The days of feeling safe with changing your password regularly are so 2014. If you haven’t started using two-factor (2FA) or multi-factor authentication for your devices, then consider yourself the proverbial sitting duck. These days, hacking techniques, phishing emails and man-in-the-middle attacks are so sophisticated that the chances of revealing your password to a third party are almost a certainty.
Multi-factor authentication requires another form of identification before logging into a service or machine. This may include sending a code to a trusted mobile number, using an external app/fob or personal biometrics (especially critical in the health industry).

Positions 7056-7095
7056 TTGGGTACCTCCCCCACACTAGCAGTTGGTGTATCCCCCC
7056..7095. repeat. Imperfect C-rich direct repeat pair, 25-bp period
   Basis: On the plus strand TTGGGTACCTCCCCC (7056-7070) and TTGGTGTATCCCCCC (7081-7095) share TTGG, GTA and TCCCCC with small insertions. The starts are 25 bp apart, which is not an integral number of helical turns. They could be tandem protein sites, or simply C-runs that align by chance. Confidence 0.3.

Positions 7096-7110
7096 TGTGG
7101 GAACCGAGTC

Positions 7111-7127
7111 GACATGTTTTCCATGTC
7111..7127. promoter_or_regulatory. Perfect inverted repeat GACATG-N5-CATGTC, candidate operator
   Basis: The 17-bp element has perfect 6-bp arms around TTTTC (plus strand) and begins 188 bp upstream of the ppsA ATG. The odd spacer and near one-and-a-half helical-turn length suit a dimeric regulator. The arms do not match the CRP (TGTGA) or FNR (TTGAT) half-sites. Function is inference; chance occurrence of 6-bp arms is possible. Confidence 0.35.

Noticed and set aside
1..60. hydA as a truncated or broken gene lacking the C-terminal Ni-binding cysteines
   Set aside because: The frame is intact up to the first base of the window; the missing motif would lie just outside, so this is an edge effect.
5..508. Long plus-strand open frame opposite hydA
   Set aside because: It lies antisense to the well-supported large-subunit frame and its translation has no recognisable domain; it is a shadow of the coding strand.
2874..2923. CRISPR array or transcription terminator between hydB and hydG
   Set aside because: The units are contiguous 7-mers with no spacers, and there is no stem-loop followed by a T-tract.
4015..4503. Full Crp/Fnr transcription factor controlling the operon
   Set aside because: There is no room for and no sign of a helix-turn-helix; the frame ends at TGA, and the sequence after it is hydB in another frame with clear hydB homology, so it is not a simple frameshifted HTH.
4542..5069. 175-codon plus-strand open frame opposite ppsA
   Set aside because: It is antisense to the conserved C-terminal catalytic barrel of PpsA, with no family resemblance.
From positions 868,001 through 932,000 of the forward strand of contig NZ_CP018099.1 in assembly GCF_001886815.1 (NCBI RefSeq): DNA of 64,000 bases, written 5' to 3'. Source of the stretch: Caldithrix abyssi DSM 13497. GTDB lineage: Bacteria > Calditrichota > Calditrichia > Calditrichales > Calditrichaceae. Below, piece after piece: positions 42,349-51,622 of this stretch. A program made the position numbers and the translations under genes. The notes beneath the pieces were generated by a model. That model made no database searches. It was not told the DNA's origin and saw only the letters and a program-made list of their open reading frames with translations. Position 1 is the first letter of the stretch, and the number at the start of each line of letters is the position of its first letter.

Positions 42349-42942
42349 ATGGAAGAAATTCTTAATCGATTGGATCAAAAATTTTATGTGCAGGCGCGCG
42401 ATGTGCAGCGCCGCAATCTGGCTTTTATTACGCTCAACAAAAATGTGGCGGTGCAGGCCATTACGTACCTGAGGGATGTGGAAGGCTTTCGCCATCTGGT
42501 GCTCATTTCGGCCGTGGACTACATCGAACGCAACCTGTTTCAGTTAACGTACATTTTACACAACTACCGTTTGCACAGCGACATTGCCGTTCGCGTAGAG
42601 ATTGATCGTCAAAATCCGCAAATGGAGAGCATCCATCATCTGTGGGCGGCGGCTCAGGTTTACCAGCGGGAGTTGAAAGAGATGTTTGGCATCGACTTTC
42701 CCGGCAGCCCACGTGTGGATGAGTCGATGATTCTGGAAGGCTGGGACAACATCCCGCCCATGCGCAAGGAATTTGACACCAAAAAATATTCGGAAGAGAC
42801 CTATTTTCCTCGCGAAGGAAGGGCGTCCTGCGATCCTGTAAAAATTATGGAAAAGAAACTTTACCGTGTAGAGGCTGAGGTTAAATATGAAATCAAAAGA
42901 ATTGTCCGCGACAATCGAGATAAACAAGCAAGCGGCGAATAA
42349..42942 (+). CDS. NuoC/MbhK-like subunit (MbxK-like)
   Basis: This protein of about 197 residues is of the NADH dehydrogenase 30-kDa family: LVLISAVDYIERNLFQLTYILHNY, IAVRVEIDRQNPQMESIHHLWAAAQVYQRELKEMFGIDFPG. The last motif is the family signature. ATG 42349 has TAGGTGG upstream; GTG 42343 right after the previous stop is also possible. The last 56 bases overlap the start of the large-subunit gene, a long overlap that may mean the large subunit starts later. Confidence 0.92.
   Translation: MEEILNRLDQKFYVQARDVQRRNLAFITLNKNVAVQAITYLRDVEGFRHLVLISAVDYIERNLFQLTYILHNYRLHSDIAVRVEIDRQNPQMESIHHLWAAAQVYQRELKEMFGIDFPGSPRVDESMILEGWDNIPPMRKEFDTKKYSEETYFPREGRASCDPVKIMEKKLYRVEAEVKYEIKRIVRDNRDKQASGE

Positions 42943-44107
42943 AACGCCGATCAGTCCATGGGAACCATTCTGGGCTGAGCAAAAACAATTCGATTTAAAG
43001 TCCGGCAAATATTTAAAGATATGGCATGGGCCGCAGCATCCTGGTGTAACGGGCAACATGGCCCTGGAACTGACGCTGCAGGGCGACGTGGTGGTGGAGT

Larger companies such as Apple actively encourage 2FA in order to help protect their customers and infrastructure. Some experts even think that two steps aren’t enough, requiring us to keep up-to-date with the latest threats and protection methods actively.
How do I protect myself?
Let’s face it, taking steps to set up and use two-factor authentication can sometimes feel more like a chore than necessary protection. The Australian Government have created a one-stop website to make this process easier, publishing guides on how to set it up with popular services. To learn how to turn on 2FA, visit their website, TURN IT ON.
Nelson Clemente (BEng, ISO27032)
getNEXT – Systems Engineer, Cyber Security Awareness